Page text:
Fodder is going to be a major issue for farmers, especially drystock farmers, over the coming weeks following Storm Emma, according to the ICSA.
“I just don't know where farmers are going to get feed,” ICSA rural development chairman Seamus Sherlock told the Tipperary Star.
He called on co-ops to “show some common sense” and to be “reasonable” in extending credit to farmers already in financial difficulty.
“I hope the co-ops will give lads a bit of leeway to buy feed,” he said. “Common sense wil go a long way.”
Mr Sherlock said that those who had been helping farmers in the north west during the fodder crisis will not be in a position to continue to so do.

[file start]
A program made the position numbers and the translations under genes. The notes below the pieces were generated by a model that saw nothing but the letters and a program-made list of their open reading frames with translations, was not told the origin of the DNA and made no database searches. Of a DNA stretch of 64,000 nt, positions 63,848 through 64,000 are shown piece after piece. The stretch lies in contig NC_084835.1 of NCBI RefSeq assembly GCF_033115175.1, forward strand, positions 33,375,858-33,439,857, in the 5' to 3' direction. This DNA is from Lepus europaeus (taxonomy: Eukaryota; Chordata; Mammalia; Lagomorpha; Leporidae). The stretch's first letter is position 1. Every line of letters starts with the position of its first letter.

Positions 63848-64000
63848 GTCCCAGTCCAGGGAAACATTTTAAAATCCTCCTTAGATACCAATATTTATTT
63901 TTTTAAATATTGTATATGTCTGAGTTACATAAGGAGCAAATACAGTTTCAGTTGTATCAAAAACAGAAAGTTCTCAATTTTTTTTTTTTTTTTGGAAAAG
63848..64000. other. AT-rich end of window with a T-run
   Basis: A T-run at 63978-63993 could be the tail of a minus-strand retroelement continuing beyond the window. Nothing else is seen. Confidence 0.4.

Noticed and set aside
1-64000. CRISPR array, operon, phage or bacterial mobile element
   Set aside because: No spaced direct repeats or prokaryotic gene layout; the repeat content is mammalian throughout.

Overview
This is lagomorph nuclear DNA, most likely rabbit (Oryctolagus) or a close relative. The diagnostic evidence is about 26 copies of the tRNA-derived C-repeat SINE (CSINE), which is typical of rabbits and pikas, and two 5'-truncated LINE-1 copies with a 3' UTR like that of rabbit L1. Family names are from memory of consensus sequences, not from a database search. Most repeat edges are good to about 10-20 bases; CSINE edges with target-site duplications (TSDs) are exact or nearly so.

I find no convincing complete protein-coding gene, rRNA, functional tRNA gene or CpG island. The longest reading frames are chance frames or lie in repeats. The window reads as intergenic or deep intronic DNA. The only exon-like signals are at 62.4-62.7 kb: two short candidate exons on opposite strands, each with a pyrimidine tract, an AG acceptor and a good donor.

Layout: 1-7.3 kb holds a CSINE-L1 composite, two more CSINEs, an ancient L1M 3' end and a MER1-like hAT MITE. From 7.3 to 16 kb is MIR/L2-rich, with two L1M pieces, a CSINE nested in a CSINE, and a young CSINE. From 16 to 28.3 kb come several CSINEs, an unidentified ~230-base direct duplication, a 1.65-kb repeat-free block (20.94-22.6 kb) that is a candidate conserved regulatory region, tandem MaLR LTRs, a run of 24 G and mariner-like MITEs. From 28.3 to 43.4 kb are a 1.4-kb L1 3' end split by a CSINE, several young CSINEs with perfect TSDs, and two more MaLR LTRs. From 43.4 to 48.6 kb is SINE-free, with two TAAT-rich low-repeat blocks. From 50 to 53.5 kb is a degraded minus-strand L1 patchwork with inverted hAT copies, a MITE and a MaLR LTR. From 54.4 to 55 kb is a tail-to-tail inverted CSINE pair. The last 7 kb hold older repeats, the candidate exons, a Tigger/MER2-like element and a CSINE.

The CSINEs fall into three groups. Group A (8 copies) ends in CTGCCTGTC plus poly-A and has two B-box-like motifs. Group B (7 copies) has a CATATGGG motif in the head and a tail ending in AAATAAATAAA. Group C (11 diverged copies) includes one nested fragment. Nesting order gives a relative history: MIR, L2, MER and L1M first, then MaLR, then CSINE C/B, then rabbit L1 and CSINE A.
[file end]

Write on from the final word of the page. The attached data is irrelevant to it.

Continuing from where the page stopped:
“North Tipperary has been anxious to help out but now they will be asking themselves if they can afford to,” he said.
Mr Sherlock, who is originally from Lorrha, described March as a “tricky month” because most farmers would have banked on putting cattle out to grass by around March 20 at the latest.
“Farmers are going to need fodder for the next two weeks, and I don't know where they are gong to find that,” said Mr Sherlock. “Last week added another three weeks to the winter.”
He feared that many will be forced to bring cattle to market early which would lead to a drop in prices. “Who wants that?” he asked.
Mr Sherlock said that farmers were already in debt and there was “fierce pressure” on drystock farmers, many of whom were in the older age bracket.
“The vulture funds will still want their money,” he warned.
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